As Ryan notes, when denying him benefits, Cargill asserted that " the Plan has been consistently administered to require termination after attainment of both the age and service requirements listed for a Disability Retirement Benefit." (D. 1-2 at ECF p. 2). Ryan argues that this statement " opened the door" to some discovery on this question, and the Court agrees. This statement, as part of the administrative record, stands as the only evidence on this question in the record. It is an assertion made by Cargill without any evidence in the record to support it and, without discovery, Ryan has no means of testing the veracity of this statement. This statement brings the case out of the " run-of-the-mill" case on the issue to which it is directed. It is fundamentally unfair to allow Cargill to inject this question into the administrative record, while being shielded from providing any evidence to support the claim.
Likewise, discovery on this question is directly related to the structural conflict of interest for which courts have allowed discovery in exceptional cases. If Cargill's assertion is unsupported by facts, then the false assertion would itself be evidence of " a specific conflict of interest or instance of misconduct" which would allow Ryan to " make a prima facie showing that there is good cause to believe [further] limited discovery will reveal a procedural defect." Dennison, 710 F.3d at 741, quoting Semien, 436 F.3d at 815. In other words, if Cargill in fact did not always interpret the Plan in the manner it asserts, then further discovery might be warranted to explore how, if at all, the structural conflict present in this case impacted that difference in interpretation. On the other hand, if the facts establish the truth of its assertion, then, in light of the analysis in the Order, there would be no " good cause" to allow further exploration into the conflict question.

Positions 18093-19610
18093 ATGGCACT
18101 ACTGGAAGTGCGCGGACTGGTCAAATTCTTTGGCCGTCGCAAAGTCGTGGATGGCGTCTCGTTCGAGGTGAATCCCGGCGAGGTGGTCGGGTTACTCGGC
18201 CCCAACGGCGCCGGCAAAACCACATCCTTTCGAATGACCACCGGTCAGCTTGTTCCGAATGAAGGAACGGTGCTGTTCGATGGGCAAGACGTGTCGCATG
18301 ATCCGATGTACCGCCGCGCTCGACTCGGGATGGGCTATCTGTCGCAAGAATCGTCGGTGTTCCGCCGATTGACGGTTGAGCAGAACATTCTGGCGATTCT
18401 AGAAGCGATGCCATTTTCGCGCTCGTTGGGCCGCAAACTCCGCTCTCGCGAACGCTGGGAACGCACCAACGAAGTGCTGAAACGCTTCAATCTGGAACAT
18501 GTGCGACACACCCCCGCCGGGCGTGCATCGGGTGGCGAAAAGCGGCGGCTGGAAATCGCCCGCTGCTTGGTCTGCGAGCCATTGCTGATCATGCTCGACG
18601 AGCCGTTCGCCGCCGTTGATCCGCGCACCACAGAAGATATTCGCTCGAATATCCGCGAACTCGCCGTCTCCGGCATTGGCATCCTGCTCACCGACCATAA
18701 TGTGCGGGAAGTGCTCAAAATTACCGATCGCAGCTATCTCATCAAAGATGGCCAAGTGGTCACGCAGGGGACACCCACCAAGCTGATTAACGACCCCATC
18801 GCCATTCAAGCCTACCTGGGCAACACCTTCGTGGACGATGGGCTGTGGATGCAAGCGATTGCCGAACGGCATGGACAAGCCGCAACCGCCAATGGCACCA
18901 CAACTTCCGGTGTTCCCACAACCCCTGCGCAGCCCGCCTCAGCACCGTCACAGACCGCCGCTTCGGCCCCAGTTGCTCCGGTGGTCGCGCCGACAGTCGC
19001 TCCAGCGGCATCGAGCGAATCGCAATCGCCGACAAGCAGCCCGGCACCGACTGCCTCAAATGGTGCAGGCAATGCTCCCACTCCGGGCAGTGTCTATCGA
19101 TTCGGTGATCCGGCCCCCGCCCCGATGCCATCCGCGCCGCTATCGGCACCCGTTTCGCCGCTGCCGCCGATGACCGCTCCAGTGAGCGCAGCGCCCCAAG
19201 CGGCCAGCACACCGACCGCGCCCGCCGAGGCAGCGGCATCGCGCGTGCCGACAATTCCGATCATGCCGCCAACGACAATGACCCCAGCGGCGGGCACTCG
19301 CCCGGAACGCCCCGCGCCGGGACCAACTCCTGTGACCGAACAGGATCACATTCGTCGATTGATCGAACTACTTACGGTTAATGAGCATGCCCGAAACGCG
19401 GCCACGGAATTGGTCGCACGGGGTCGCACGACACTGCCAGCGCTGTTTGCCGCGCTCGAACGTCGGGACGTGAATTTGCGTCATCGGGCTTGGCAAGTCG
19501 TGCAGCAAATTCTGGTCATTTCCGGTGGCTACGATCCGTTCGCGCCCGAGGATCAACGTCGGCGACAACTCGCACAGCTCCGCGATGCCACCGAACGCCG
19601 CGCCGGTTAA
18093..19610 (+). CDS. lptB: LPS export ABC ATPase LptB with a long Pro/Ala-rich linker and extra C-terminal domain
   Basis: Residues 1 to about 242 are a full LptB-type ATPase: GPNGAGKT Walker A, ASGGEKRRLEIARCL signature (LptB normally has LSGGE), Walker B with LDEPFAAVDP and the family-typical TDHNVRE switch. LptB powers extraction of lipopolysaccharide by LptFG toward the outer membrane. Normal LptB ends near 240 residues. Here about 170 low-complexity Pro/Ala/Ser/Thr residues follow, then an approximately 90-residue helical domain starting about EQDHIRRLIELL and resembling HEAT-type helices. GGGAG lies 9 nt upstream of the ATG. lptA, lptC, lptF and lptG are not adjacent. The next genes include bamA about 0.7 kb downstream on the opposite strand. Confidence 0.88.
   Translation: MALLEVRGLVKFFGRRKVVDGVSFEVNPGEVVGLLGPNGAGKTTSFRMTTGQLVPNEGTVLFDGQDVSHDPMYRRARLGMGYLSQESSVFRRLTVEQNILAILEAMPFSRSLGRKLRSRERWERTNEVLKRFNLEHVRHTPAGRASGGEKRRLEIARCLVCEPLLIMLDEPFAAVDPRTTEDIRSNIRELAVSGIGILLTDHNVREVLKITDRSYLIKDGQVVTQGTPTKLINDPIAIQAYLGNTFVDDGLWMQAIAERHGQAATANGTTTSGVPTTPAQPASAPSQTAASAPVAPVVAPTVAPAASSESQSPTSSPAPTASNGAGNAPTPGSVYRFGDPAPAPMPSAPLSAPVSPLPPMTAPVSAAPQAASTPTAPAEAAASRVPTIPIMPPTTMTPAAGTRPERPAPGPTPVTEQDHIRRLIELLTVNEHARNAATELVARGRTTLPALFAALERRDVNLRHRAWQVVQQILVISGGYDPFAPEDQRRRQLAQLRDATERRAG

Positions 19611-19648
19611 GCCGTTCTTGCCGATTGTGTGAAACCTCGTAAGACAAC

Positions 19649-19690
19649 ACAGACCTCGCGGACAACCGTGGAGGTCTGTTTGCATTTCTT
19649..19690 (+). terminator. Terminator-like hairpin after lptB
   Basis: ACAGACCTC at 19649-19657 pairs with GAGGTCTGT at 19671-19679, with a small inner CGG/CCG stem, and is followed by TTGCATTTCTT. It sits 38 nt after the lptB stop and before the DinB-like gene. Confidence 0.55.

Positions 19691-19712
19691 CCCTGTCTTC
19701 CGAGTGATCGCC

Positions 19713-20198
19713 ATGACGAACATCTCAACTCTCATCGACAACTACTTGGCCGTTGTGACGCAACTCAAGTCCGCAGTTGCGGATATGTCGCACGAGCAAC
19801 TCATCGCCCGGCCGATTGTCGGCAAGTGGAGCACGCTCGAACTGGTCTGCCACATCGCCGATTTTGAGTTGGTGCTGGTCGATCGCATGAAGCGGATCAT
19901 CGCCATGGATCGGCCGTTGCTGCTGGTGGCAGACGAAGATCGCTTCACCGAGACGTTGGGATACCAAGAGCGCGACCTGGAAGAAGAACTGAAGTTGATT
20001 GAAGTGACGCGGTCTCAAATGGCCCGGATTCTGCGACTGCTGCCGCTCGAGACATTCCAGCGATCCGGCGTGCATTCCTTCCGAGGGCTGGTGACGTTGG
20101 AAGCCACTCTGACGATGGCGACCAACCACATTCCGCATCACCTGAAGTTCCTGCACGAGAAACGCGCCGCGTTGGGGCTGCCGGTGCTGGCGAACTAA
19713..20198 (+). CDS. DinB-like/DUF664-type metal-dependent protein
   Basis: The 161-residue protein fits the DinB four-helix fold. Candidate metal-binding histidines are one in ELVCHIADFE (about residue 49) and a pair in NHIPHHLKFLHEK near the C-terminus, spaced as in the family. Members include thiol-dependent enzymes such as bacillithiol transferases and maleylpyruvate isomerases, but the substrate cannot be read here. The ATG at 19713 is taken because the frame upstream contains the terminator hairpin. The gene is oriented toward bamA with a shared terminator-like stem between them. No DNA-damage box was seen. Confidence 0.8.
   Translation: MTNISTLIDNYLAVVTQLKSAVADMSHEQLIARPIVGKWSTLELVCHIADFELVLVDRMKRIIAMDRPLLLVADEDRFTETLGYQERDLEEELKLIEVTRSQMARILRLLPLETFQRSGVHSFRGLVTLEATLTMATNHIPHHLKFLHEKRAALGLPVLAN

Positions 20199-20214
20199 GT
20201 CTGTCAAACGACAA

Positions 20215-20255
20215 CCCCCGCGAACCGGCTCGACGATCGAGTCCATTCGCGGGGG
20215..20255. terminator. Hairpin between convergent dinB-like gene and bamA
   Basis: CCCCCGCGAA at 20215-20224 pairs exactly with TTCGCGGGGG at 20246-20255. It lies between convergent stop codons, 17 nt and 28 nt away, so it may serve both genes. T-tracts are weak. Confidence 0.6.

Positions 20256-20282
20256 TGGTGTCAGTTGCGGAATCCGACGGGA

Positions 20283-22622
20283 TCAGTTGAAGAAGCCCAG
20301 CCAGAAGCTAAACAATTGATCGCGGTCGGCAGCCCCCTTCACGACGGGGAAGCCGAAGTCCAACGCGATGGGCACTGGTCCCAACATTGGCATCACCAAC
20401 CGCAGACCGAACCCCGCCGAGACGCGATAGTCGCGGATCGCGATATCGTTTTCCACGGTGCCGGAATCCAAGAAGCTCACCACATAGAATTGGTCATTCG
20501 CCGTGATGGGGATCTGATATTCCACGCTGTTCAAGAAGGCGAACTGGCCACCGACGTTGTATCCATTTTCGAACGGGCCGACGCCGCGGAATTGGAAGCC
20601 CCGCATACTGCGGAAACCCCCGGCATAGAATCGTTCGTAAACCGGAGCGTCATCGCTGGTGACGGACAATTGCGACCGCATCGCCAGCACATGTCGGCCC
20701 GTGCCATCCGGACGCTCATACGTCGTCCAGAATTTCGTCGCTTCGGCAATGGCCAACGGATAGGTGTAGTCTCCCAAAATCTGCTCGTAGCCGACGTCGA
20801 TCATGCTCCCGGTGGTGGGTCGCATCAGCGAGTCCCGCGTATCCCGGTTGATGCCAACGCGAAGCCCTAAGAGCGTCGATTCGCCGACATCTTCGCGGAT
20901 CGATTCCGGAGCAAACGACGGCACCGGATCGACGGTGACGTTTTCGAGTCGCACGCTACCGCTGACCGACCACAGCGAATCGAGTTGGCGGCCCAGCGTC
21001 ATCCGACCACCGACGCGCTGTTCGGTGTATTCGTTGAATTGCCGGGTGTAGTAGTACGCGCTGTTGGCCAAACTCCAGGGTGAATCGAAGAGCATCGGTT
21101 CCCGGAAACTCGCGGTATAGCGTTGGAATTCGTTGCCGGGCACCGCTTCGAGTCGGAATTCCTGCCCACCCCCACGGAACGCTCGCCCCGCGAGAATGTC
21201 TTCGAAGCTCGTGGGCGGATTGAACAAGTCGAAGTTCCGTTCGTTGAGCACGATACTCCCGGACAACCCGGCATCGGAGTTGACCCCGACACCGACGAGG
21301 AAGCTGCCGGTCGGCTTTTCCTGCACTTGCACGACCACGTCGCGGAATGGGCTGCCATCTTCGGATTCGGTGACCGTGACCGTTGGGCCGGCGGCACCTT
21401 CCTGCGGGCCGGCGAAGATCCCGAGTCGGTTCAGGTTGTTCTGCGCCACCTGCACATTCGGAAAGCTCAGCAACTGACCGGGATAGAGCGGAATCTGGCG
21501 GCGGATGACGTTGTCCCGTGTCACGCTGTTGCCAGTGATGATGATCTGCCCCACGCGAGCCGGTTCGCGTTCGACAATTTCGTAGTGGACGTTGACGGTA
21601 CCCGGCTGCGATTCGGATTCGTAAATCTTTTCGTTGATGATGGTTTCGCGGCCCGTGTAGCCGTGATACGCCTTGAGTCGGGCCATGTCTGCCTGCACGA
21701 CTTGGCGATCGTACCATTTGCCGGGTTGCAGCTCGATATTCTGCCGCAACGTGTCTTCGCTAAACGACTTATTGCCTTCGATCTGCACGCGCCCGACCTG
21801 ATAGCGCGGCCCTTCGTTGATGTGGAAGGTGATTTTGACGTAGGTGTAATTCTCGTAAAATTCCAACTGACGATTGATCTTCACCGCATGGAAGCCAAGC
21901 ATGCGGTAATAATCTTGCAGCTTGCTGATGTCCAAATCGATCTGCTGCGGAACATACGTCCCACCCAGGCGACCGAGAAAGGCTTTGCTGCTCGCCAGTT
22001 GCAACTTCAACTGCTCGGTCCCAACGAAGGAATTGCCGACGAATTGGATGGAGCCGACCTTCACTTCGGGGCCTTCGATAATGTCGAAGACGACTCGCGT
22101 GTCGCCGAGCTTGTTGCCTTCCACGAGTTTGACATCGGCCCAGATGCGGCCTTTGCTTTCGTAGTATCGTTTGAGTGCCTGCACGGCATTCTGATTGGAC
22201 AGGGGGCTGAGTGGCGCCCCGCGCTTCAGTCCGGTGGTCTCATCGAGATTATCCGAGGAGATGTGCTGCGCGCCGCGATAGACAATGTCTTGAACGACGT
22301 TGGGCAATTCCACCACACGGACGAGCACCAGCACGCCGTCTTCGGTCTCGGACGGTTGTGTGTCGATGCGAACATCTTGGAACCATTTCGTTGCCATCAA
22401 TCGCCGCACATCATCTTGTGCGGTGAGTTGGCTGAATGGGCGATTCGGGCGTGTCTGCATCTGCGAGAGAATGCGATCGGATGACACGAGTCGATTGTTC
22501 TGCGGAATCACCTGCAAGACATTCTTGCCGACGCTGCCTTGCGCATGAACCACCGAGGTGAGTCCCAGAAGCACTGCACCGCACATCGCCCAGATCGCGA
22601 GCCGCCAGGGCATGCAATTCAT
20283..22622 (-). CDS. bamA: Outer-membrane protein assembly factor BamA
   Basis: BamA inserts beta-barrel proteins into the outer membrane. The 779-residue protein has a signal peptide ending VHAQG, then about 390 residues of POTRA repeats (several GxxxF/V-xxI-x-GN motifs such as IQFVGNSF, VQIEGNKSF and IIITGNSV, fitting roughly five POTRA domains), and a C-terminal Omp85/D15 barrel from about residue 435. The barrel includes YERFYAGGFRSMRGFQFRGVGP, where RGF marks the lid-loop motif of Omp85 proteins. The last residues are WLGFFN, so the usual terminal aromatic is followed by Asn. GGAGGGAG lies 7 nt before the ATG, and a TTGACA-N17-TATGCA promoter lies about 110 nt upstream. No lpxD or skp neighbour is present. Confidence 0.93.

Moreover, allowing discovery on this limited question does little violence to the policy against subjecting benefit review officers to " extensive" discovery. The question here is a simple one which can be addressed by a few interrogatories asking: 1) has Cargill ever interpreted the relevant Plan provisions differently than it did in the present case and, if so, 2) what were the circumstances of those instances.
The data on this question should be easily and readily available to Cargill and, assuming the truth of its assertion, may involve a simple answer of " no." In light of the circumstances of this case, the weighing of the relative interests in favor and against " conflict" discovery, and the precedents on the question, the Court finds this limited discovery is warranted and within its " broad discretion to limit and manage discovery under Rule 26 of the civil rules." Dennison, 710 F.3d at 747.
For the reasons stated, supra, Ryan's Motion for Discovery Authorization (D. 9) is GRANTED in part and DENIED in part.
Ryan shall submit appropriate interrogatories to Cargill limited to the question as allowed in this Order in subsection III.C, infra, within 14 days of entry of this Order. Cargill shall respond or object within the time period set forth in Federal Rule of Civil Procedure 15(b)(2).
A telephonic status conference is set on February 10, 2015, at 1:30 pm to set additional deadlines in this matter and consider any requests by Ryan for additional conflict discovery if he believes that Cargill's responses to his interrogatories warrant the same under the law as set forth herein.